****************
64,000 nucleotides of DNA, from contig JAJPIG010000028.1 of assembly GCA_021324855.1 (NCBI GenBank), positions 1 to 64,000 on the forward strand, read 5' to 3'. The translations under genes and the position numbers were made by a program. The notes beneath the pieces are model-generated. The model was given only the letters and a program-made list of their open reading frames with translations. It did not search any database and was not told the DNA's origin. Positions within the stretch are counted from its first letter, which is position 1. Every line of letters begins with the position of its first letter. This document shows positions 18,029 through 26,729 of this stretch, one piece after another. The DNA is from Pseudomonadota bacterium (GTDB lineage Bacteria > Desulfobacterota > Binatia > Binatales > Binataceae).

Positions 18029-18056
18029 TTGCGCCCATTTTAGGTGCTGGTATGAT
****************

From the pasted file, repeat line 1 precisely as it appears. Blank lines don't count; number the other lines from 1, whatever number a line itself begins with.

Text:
64,000 nucleotides of DNA, from contig JAJPIG010000028.1 of assembly GCA_021324855.1 (NCBI GenBank), positions 1 to 64,000 on the forward strand, read 5' to 3'. The translations under genes and the position numbers were made by a program. The notes beneath the pieces are model-generated. The model was given only the letters and a program-made list of their open reading frames with translations. It did not search any database and was not told the DNA's origin. Positions within the stretch are counted from its first letter, which is position 1. Every line of letters begins with the position of its first letter. This document shows positions 18,029 through 26,729 of this stretch, one piece after another. The DNA is from Pseudomonadota bacterium (GTDB lineage Bacteria > Desulfobacterota > Binatia > Binatales > Binataceae).